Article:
Exploring the use of Peltier plates for a microscope cold stage.
Further trials: Water freezing under a coverslip and frost crystal formation on uncovered surfaces.

by David Walker, UK


In the August 2015 and April 2018 issues of Micscape I shared my trials of using Peltier plates, both solid and with a central hole to make cooling (or heating) stages for hobbyist microscopy. Trials of the annular plate have continued and various aspects are shared below which hope may be of interest. My particular goal was to be able to study water freezing under a coverslip with indoor comfort.

My interest in ice formation was piqued by the harder winter than normal in the north of England with daytime temps down to -5C during snowfalls. I enjoyed studying with a hand lens the flakes collected in the garden on black velvet. Although local conditions only gave the large agglomerates of snow crystals i.e. the true snowflakes and not the striking individual crystals that have been shared, e.g. by Micscape contributor Ted Kinsman.

Condensation The formation of dew if chilling the stage below the dew point needs to be prevented if studying coverslipped subjects, otherwise the image is quickly corrupted. After some trials, the setup used to stop condensation is shown below. Also required is a mini-drybox under the copper plate to prevent condensation on the underside of the glass slide. A connecting side hole drilled in the copper plate with a few pellets of drying agent were used and sealed with a slip, this was shown in the April 2018 article.

A mini drybox was enclosed around the low magnification objectives used. The collar was an old objective case, with bottom drilled out for a snug but loose fit (to allow focussing) and case length reduced to suit.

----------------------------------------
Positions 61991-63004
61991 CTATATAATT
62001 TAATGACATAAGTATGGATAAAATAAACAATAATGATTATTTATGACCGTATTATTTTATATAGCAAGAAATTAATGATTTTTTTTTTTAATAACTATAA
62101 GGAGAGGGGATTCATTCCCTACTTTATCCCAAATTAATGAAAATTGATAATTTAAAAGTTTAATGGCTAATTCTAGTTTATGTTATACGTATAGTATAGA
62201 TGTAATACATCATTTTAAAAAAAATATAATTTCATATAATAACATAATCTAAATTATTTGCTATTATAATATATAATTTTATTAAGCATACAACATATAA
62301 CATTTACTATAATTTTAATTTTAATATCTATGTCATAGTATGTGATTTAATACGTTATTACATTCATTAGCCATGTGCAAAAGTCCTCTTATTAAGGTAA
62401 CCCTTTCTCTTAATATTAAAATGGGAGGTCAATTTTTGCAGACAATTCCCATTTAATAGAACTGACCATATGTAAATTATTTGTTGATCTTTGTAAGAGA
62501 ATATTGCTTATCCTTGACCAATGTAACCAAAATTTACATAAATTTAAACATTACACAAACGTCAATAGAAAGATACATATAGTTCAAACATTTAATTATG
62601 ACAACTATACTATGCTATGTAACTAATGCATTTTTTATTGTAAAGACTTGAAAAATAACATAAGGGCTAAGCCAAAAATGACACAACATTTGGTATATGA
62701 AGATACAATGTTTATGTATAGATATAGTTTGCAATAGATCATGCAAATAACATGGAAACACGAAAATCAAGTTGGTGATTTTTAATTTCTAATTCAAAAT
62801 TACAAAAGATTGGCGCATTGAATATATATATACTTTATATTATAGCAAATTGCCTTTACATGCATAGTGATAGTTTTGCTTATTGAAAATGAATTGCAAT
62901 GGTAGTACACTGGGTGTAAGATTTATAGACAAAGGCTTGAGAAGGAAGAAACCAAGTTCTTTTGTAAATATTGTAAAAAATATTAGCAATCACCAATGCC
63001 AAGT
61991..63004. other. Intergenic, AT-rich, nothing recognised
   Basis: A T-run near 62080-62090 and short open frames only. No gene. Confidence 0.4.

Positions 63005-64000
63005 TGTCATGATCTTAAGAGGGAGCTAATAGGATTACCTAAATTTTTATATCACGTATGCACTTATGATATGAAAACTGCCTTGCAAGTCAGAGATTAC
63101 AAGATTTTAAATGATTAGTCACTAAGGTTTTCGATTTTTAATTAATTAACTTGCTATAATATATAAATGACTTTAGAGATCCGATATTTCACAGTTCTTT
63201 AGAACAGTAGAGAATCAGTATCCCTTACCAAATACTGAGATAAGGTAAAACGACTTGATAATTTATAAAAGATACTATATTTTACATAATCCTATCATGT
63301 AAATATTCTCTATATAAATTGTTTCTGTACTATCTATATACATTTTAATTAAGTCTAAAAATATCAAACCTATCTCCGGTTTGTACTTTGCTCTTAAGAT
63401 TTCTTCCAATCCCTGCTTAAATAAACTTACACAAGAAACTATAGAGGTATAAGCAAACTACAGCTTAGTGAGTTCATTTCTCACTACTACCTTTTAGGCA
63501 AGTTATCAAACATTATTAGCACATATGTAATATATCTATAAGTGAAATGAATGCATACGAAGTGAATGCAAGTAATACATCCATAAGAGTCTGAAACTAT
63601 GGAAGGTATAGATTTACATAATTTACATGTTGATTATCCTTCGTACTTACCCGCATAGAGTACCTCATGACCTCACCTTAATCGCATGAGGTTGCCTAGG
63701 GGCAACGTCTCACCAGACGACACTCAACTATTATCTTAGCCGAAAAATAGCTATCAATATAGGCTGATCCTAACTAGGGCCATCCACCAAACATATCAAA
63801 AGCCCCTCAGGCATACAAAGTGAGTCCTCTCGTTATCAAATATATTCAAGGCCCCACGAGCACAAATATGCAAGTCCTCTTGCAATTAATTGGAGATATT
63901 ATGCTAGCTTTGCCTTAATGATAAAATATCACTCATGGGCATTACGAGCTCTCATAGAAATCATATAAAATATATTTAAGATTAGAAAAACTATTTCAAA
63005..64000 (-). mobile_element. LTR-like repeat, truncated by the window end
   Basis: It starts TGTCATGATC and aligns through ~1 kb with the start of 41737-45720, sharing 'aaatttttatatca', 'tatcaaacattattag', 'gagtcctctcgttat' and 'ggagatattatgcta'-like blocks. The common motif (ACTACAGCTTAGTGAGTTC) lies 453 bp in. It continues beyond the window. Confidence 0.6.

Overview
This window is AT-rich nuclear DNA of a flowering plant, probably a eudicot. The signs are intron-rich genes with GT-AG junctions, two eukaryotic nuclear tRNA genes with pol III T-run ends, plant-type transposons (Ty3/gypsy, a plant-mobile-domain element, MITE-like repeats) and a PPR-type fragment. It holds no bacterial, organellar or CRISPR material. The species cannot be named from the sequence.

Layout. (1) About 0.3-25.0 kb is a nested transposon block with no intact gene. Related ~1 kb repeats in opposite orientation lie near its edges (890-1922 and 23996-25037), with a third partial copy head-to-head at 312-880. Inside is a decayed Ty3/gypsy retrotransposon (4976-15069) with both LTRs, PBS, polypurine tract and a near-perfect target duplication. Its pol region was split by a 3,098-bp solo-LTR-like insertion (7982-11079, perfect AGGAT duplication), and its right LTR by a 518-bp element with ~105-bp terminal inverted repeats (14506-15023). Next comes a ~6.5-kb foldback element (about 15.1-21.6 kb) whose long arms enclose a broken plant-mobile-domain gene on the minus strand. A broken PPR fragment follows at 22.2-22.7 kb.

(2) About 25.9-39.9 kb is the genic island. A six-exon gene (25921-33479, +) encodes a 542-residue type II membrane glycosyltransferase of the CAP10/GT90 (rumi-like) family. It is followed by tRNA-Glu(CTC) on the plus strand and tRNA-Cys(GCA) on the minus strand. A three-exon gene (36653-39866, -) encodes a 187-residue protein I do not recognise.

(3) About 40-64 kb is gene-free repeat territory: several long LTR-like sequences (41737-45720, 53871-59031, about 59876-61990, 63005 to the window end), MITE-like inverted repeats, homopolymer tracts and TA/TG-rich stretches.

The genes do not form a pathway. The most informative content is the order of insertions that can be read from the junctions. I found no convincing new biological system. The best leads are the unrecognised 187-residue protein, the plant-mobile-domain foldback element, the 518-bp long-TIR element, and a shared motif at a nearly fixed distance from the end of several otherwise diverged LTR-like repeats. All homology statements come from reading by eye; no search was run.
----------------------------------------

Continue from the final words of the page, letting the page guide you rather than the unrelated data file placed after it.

An inner acetate collar was added with base an annulus of Sellotape.

Molecular Sieve 3A drying agent was the desiccant, this is readily available pre-activated on eBay. Unlike self indicating silica gel, there is no indication when saturated so regular replacement is needed.

The collar sits within the edge of the large 22 mm square coverslip for the water layer so as not to affect the drying agent.

When left for a few hours to form a dry environment it worked well with no condensation seen on the slip upper surface even when plate temps as low as -15C were used.

The Peltier plates tend to skate around on the thermal paste, especially in warmer weather so small pieces of glass slide were glued onto the copper plate to keep them in place.

The glass slide for the water layer was actually a coverslip to allow the best heat transfer to the cold plate.

Assessing the plate temperatures Important lesson learnt, plates with higher power ratings are not required for microscopy studies. For the two plates with central holes, it was useful to know the optimal plate temp. that could be achieved for a given current. These are plotted below.

Plate ratings with central hole:

TES1-04930 5.8V, 3A, 10W, ΔT ca. 64C,
26 mm diameter, 10 mm central hole.


(This low wattage plate together with a solid equivalent will be reported on in a later article as they may be the most ideal for microscopy cold stages.)

TES1-11930 14V, 3A, 24W, ΔT ca. 66C, 
3 x 3 cm, 5 mm central hole.

ΔT is the maximum differential temperature across the plate under optimum conditions. If the hot side cannot be efficiently cooled this is reflected in poorer performance for cooling.

For a given current the plate temp. achieved was similar. But the wattage of one was twice that of the other (i.e. the volts required for a given current were about double) and thus twice the heat dissipated.

As remarked in earlier articles, effective heat removal is a key challenge in devising compact cold stages suited for microscopy. The area to be chilled is small for microscopy field of views, so plates with the lowest wattage capable of achieving the temps. required is the ideal.

Unfortunately, in this regard I initially ventured along the least ideal path for Peltier studies shared in August 2015. The cheapest and most readily available plate is the TEC1-12706 rated at 52W so there is a real challenge as I found trying to dissipate the heat. Fan assisted heatsinks were unable to maintain the key ΔT across the plate and the cold side starts to warm because of this.

The plateauing out of the temp. for the TES1-04930 was because a small fan and thin copper plate was used and at higher currents was unable to dissipate the heat. When an extra fan was added temps dropped further from -8C to -11C.

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